PARIS–A bill criminalizing the denial of the Armenian Genocide was blocked in the French Senate this week, following strong pressure on the French Legislature from Turkey to prevent the bill from becoming law.
The bill needed approval from the Senate and President to become a law.
The bill sponsored by the opposition Socialist party passed in the French National Assembly on Oct 12, 2006 and provides for a year in jail and a 45,000-euro fine–the same punishment that is imposed for denying the Nazi Holocaust.
Since the bill was passed by the National Assembly, France has seen a wave of hate crimes directed at its Armenian community, including the desecration of memorials and monumen’s and the threatening of individuals. Earlier in May, the Armenian Genocide Memorial in Valance France was desecrated with black graffiti spray painted at its base.
According to Phillipe de Villiers, the head of the Movement for France Party, the bill may be brought to the floor next year. “We are trying to lobby for the bill but the pressure is too strong,” he said.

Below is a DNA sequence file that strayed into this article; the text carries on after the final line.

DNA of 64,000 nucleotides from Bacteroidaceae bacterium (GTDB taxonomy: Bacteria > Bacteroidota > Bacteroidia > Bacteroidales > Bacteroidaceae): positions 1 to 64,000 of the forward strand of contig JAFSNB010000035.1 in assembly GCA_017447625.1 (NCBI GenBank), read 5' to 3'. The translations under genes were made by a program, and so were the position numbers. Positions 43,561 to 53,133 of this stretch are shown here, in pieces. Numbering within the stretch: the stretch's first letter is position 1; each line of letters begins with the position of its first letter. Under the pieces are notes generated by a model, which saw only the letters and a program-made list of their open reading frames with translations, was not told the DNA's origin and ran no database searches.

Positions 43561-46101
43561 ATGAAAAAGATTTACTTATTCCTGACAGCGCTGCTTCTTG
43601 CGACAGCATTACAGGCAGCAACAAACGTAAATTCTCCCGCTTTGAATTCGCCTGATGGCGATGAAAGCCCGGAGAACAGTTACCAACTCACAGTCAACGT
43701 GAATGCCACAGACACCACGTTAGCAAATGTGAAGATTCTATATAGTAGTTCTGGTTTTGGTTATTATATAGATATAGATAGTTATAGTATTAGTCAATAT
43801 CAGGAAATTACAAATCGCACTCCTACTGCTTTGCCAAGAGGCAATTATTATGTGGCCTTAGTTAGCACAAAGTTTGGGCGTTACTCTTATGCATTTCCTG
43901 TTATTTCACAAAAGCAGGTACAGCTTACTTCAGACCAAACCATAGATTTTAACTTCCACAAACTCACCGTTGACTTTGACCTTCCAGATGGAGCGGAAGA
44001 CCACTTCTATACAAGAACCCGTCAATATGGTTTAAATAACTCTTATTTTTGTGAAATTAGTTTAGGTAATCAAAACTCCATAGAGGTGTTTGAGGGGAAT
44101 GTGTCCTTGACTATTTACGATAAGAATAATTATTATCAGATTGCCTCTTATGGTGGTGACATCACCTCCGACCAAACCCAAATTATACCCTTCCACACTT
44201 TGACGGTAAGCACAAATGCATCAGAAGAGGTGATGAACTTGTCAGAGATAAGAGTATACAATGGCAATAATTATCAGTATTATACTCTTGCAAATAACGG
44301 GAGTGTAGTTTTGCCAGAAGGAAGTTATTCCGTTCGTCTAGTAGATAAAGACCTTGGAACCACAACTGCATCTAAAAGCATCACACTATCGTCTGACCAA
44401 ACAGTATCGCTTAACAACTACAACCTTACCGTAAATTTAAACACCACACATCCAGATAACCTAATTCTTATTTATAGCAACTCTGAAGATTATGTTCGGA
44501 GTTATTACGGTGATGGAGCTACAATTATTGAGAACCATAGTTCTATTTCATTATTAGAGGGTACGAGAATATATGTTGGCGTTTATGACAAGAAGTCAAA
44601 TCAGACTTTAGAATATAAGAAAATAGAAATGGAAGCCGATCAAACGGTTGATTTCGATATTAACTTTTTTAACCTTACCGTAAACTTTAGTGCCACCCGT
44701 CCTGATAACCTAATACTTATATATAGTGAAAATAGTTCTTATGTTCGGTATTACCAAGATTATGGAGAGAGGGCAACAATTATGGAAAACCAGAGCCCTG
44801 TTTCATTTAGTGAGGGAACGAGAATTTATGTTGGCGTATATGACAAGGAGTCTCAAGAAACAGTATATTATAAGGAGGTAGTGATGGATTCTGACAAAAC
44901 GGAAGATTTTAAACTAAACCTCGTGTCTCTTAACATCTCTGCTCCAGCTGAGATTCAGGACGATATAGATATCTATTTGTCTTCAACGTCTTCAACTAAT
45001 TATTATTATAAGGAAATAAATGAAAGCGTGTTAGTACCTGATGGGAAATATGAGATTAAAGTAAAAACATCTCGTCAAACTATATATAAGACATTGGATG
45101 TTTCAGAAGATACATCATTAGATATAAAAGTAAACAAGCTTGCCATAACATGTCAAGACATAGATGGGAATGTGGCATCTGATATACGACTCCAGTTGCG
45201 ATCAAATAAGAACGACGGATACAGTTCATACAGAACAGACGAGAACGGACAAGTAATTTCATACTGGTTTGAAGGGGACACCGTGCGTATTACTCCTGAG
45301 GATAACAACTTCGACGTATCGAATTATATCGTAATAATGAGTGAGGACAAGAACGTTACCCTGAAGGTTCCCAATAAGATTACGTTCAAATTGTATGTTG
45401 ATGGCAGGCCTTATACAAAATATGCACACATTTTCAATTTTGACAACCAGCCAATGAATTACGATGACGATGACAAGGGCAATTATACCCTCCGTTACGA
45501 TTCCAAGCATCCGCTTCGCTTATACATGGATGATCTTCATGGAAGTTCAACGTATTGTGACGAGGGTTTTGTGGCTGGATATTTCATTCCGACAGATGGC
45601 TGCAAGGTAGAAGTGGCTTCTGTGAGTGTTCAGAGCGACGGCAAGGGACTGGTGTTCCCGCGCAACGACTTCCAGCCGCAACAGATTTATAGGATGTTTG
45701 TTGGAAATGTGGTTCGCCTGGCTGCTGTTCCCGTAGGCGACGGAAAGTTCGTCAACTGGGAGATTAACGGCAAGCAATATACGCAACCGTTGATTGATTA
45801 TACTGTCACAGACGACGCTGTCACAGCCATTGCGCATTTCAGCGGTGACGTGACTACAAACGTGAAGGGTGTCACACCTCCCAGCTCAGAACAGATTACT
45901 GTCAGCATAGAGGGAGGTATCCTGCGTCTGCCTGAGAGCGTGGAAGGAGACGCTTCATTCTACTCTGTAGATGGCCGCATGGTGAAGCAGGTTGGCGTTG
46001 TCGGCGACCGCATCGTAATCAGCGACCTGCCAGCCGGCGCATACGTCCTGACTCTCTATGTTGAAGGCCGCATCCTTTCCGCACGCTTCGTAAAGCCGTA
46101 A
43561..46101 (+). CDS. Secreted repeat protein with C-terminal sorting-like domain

The move to block the bill comes despite calls from Frances Armenian community and civil and human rights activists to pass the legislation.
Hundreds of French Armenia’s converged on the French Senate on October 1, hundreds, calling on the body to pass a bill making it a crime to deny that Armenia’s suffered genocide at the hands of the Turks.
The demonstrators, joined by several French parliamentarians, lined the steps of the Senate building carrying placards that read “denial is a crime and I want a law to punish it.”
Mourad Papazian, the chairman of the Armenian Revolutionary Federation in Europe had said earlier in October that a second demonstration in front of the French Senate would take place on November 22 in case the bill was blocked. Saturday’s demonstration is expected to attract nearly 10,000 participants.